I also have a tree of my own that I have up in the dining room. We have our dining room and kitchen gated off so that our little one doesn’t have free run of those areas (mainly so that I can let the dogs eat in peace and safety!). This is my little white and bright tree that I copied from all of the cute trees I would see at Disneyland and Downtown Disney during out trips there at Christmas. I stare at it while I bake and work in the kitchen, and it just makes me happy. Even though it is safely separated from my little one, it has only non glass (aka plastic) ornaments on it, just to be safe. I also have a few other items that I put up in the dining room and kitchen – all high above her little hands.
I hope these ideas can help someone who is looking for ways to baby proof or toddler proof their Christmas trees. I would LOVE to hear any other ideas or suggestions that anyone has to share! 🙂
I read this and OMG the felt Christmas tree! I am an Interior Designer and was having a hard time wrapping my brain around not having my house all decked out this year with a now 10 month old busy busy baby boy and after reading this, went into Amazon and found a 3D felt tree that my little man will love! Thank you for the great advice!!!
The box fence is ingenious. We have an 18 year old, 10 year old, and a soon to be one year old (Dec. 15), whom we lovingly call “the destroyer.” Needless to say, we need the tree for the big people in the house, but we will need a big box fortress to protect it. Thanks for all the ideas!
Julianne Paul says
You are so right about one thing working for a certain child and another not working at all. Parenting seems to be all about “If at first you don’t succeed, try, try again.” That said, I’m embarking in the grandchild train this year with a grandson who turns 1 the week before Christmas. I needed some fresh ideas for keeping him safe and happy. Thank you so much for the wonderful ideas, but you just gave me a whole ton of work to do. 😉
Great post. I have two small dogs this Xmas and was definitely wondering how to manage them vs decor. I had two big dogs in the past who were well behaved and didn’t bother.
I love the bell idea for when my eyes arent on them and I hang my stockings on the fireplace mantel so will have to rethink that this year as I’ve no doubt they will pull them down.
Also I hang chocolate treats and candy canes on my tree. This will be the year that tradition stops. I’ll likely make something that can be high up for my kids and hubby to still have these sweet treats.
In terms of children…I have two teenagers and I also run a home daycare with five children 3 and under. I am not a fan of the big boxes even wrapped in paper. I think they are a massive eye sore, just my honest opinion. I’m surprised I didn’t see a single comment about shadowing the child and negatively reinforcing unwanted behaviours? That’s how I deal with it every year. I watch the kids constantly the first couple of days and say firmly “No” every time they touch, and as much as possible before they even actually lay a finger on anything. They get a negative response to the negative behaviour and it teaches them right and wrong. You only have to shadow this age group for a few days and then they learn. If you have a particularly challenging child, do not allow them to be alone in the room. Strap them in a high chair if they can’t be trusted and if they don’t like it make it clear to them that if they don’t want to brin the chair they must do as they are told. Obviously the age of the child and their level of comprehension and communication is a factor in talking to them about it but even a 15mth old will learn with the shadowing and No method. Something else I find is very helpful is that I have a small child size tree with a bucket of decorations that they can play with to their hearts content. They have one tree they can touch without boundaries “their tree”, and the family tree which is only for looking at. Big tree is no longer as much of a novelty.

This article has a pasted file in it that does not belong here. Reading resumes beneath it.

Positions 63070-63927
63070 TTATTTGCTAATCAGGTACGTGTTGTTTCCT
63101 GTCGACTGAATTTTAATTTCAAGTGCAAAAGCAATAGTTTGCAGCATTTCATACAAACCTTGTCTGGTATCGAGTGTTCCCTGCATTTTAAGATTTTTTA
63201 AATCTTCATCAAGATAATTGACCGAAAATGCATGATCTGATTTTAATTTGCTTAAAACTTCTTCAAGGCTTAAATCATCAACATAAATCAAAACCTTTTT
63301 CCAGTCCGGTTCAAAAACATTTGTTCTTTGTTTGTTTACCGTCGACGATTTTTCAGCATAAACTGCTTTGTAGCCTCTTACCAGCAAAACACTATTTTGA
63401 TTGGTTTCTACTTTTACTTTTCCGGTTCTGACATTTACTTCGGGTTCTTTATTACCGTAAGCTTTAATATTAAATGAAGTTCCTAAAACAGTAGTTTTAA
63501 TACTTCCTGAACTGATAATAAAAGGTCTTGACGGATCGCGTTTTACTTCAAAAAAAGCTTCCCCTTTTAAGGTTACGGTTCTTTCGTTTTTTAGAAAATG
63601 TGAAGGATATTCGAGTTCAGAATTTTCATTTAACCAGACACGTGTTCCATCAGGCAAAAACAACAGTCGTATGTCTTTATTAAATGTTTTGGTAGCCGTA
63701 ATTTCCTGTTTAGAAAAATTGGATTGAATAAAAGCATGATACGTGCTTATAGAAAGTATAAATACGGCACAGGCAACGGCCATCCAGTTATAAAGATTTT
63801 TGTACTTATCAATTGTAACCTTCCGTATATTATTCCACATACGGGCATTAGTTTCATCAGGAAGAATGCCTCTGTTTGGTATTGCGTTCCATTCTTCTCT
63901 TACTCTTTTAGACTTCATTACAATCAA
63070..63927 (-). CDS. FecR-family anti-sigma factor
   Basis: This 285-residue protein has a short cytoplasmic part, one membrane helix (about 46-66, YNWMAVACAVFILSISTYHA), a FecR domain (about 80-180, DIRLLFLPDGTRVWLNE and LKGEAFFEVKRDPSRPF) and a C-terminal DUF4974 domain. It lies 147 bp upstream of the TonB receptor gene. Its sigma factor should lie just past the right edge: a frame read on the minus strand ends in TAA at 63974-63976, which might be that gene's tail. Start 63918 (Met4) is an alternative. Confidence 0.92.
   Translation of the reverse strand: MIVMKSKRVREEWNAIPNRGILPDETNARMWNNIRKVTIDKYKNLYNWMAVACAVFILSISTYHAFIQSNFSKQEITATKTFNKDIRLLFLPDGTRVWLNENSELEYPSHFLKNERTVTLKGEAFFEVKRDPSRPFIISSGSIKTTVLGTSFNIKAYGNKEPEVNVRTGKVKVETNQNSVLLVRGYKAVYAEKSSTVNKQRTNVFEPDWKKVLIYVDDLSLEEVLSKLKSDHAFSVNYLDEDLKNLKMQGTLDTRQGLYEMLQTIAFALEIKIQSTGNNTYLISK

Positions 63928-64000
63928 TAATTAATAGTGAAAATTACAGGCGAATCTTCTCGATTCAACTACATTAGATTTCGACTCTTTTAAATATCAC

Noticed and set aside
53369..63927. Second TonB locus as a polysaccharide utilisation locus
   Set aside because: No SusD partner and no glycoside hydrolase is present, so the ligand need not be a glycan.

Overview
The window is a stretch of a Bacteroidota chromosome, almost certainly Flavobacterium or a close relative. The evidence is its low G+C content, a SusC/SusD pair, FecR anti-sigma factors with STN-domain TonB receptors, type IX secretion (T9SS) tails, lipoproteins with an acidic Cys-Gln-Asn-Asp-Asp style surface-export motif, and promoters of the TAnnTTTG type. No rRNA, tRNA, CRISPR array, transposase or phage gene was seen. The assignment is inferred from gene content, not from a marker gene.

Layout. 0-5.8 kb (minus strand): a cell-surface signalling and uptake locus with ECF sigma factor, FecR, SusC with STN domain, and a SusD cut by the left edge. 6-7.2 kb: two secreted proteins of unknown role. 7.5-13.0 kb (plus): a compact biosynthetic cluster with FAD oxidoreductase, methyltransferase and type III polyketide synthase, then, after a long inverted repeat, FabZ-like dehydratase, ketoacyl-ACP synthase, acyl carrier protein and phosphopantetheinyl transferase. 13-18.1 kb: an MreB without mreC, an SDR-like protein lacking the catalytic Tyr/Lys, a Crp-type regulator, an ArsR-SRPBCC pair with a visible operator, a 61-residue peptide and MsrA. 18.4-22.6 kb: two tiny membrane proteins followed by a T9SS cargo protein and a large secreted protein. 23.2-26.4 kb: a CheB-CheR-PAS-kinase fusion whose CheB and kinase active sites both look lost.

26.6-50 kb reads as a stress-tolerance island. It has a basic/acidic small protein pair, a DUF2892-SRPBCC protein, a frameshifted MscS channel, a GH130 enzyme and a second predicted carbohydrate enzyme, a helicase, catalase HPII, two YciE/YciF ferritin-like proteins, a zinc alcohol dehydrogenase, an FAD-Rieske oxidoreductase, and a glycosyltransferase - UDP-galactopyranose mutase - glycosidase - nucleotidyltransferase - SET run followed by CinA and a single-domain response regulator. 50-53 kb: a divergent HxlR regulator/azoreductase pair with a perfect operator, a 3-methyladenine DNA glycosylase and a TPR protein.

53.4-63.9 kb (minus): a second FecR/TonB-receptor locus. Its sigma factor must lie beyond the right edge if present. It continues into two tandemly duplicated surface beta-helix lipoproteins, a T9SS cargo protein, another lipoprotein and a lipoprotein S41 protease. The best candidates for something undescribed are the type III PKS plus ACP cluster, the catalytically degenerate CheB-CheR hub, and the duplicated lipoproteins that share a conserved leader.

Glad I’m not your kid! I try to make my best efforts like the ones here, so everyone might enjoy the holidays. That’s just me, to each his/her own.
Kira Blaski says
I know this is an old post, but I had to comment. These are GREAT ideas. And I think your decorating looks fantastic! I was so nervous about how I was going to decorate with my always -on-the-go 18 month old who loves to touch, push or throw everything he sees. I can’t wait to try out some of these! Thank you!
You are welcome Kira! Hope some of them can help you! That age is so fun, but can be quite a challenge! 🙂 Happy Holidays!
I realize this is an older post but I am SO thankful for it!!!!! My kids are ages 8, 6, 4, 2, 1 and 3 months so keeping kiddos off the tree has been more than a challenge for me! 😉 But I just cannot bear the thought of having a small tree or not putting one up lik everyone keeps telling me to do. There were several things in here I am going to try!! Thank you, thank you, thank you!!!!
Good ideas! The big presents wouldn’t work for us, as our Autistic 5 yr old is a climber….but I will add what we do. We have a hook in the corner, and hubby ties heavy duty rope or cord around the tree to the hook. Saved our sanity last 3 years! This year I will be adding using ribbons, the shatter proof ornamnents (which I did not know about THANK YOU). But definitely tie your tree to the wall, worked for cats prekiddos, and after kiddos 🙂 Thumbs up on the post 🙂